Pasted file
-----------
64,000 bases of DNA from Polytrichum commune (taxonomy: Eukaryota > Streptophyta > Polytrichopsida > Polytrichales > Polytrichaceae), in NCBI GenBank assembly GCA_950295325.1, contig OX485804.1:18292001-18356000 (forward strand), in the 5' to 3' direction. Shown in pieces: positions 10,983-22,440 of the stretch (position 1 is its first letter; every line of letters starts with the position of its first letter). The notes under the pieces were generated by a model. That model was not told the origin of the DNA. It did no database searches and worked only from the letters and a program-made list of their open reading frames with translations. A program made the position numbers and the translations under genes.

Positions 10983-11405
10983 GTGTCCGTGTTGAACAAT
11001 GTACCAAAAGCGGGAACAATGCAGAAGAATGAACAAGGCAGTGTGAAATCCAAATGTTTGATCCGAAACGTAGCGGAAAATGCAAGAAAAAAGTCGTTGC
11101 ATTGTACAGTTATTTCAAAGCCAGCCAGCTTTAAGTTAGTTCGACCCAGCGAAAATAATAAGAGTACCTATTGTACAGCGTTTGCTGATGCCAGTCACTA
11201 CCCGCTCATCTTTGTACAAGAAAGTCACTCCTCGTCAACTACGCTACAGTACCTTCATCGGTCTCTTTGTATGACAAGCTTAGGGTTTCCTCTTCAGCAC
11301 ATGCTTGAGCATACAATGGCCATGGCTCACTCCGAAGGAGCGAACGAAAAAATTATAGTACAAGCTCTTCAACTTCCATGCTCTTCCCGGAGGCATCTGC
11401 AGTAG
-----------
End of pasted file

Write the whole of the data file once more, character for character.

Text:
64,000 bases of DNA from Polytrichum commune (taxonomy: Eukaryota > Streptophyta > Polytrichopsida > Polytrichales > Polytrichaceae), in NCBI GenBank assembly GCA_950295325.1, contig OX485804.1:18292001-18356000 (forward strand), in the 5' to 3' direction. Shown in pieces: positions 10,983-22,440 of the stretch (position 1 is its first letter; every line of letters starts with the position of its first letter). The notes under the pieces were generated by a model. That model was not told the origin of the DNA. It did no database searches and worked only from the letters and a program-made list of their open reading frames with translations. A program made the position numbers and the translations under genes.

Positions 10983-11405
10983 GTGTCCGTGTTGAACAAT
11001 GTACCAAAAGCGGGAACAATGCAGAAGAATGAACAAGGCAGTGTGAAATCCAAATGTTTGATCCGAAACGTAGCGGAAAATGCAAGAAAAAAGTCGTTGC
11101 ATTGTACAGTTATTTCAAAGCCAGCCAGCTTTAAGTTAGTTCGACCCAGCGAAAATAATAAGAGTACCTATTGTACAGCGTTTGCTGATGCCAGTCACTA
11201 CCCGCTCATCTTTGTACAAGAAAGTCACTCCTCGTCAACTACGCTACAGTACCTTCATCGGTCTCTTTGTATGACAAGCTTAGGGTTTCCTCTTCAGCAC
11301 ATGCTTGAGCATACAATGGCCATGGCTCACTCCGAAGGAGCGAACGAAAAAATTATAGTACAAGCTCTTCAACTTCCATGCTCTTCCCGGAGGCATCTGC
11401 AGTAG